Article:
The U.S. Department of Homeland Security (DHS) is putting a spotlight on cybersecurity threats to federal buildings. In response, it is developing a strategy to thwart potential cyber attacks against electronic card readers, heating equipment and a host of other computerized “building and access control systems” at thousands of federal facilities.
The department, which expects to complete the document by May 29, revealed its plans in response to a recent report by the Government Accountability Office (GAO), which urged the federal government to do more to defend such systems.
DHS said its National Protection and Programs Directorate (NPPD) is leading the strategy development and is coordinating with the General Services Administration (GSA) and other federal agencies. The strategy will define the problem and identify who should address it and how.
“Because federal facilities are a part of the nation’s critical infrastructure and include some highly symbolic federal and commercial office buildings, laboratories, and warehouses — some of which are used to store high risk items such as weapons and drugs — determining the extent to which building and access control systems within them are vulnerable to cyber attacks is critical to providing security,” the GAO wrote.
Computerized Building Access = Greater Security Vulnerability
According to the GAO, building and access control systems are computers that monitor and control building operations, such as air conditioning, electrical power, electronic card reading, elevators, fire alarms and fire suppression, heating, lighting, ventilation and video surveillance. These systems are increasingly connected to other information systems and the Internet. While this trend improves automation and enables remote operations, it also makes the systems more vulnerable to cyber attacks.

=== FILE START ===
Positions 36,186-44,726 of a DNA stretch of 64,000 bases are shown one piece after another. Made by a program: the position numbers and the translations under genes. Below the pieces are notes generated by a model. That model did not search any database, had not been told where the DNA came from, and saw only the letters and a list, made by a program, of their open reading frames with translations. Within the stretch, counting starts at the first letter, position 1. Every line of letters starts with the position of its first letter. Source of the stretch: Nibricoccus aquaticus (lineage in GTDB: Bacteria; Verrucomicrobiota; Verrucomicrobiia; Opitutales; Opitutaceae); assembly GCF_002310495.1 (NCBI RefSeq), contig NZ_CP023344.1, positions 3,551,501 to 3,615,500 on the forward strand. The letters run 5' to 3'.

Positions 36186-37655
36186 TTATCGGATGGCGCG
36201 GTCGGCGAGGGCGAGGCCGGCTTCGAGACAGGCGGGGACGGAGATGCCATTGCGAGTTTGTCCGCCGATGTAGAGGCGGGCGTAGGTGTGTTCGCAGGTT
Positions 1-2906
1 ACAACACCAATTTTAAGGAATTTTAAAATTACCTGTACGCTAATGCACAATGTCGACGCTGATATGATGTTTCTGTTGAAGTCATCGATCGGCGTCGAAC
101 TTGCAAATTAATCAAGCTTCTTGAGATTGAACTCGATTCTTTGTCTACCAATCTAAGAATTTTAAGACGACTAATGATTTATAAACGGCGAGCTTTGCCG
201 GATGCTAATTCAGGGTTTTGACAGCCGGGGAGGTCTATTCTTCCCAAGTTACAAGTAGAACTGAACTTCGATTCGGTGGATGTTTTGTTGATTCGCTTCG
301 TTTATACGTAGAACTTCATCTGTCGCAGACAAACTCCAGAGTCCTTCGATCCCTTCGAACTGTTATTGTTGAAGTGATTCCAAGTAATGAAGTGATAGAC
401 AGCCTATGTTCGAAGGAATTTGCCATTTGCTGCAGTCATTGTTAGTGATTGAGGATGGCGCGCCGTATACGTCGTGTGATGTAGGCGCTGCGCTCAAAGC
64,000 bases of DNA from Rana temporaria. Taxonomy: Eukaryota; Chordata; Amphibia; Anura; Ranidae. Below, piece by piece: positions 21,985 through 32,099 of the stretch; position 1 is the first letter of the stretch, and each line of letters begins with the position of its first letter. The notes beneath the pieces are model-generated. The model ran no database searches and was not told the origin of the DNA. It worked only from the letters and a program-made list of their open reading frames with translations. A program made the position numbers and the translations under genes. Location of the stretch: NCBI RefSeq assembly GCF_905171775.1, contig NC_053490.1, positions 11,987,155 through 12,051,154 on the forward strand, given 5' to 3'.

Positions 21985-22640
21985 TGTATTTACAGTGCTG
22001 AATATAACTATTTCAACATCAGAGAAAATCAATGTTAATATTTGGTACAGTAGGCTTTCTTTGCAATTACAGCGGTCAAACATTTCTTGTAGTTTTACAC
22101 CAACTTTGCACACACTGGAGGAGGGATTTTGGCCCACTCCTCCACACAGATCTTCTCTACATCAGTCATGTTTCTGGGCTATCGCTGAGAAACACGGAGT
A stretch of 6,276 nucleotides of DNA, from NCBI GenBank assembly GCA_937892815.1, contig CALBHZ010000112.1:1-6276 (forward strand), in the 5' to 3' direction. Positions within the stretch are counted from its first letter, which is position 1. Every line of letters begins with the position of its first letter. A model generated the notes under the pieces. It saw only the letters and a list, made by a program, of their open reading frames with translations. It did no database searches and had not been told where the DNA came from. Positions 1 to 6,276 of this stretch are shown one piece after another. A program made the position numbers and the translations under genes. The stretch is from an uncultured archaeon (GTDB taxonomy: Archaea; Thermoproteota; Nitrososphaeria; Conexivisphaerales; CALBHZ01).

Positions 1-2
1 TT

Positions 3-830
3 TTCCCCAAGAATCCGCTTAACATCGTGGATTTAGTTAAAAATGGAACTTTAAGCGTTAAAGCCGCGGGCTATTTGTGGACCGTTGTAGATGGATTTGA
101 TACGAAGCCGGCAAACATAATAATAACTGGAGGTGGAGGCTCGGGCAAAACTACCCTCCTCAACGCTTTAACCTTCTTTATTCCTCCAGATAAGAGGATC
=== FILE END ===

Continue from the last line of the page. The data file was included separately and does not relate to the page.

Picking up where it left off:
Before DHS disclosed it was working on a strategy, the GAO found that no one was addressing cyber risks to these systems at nearly 9,000 federal facilities protected by the DHS Federal Protective Service. Cyber threats to these systems were still considered “an emerging issue,” and a cyber expert told the GAO that such systems were not designed with cybersecurity in mind.
The threat to such systems is growing, the GAO said. For instance, from fiscal year 2011 to FY 2014, the number of cyber incidents involving industrial control systems, including building and access control systems, rose from 140 incidents to 243 incidents, a 74-percent jump. And in 2013, intruders used the credentials of a heating, ventilation and air conditioning vendor to breach Target’s network and gain access to the retailer’s payment card data.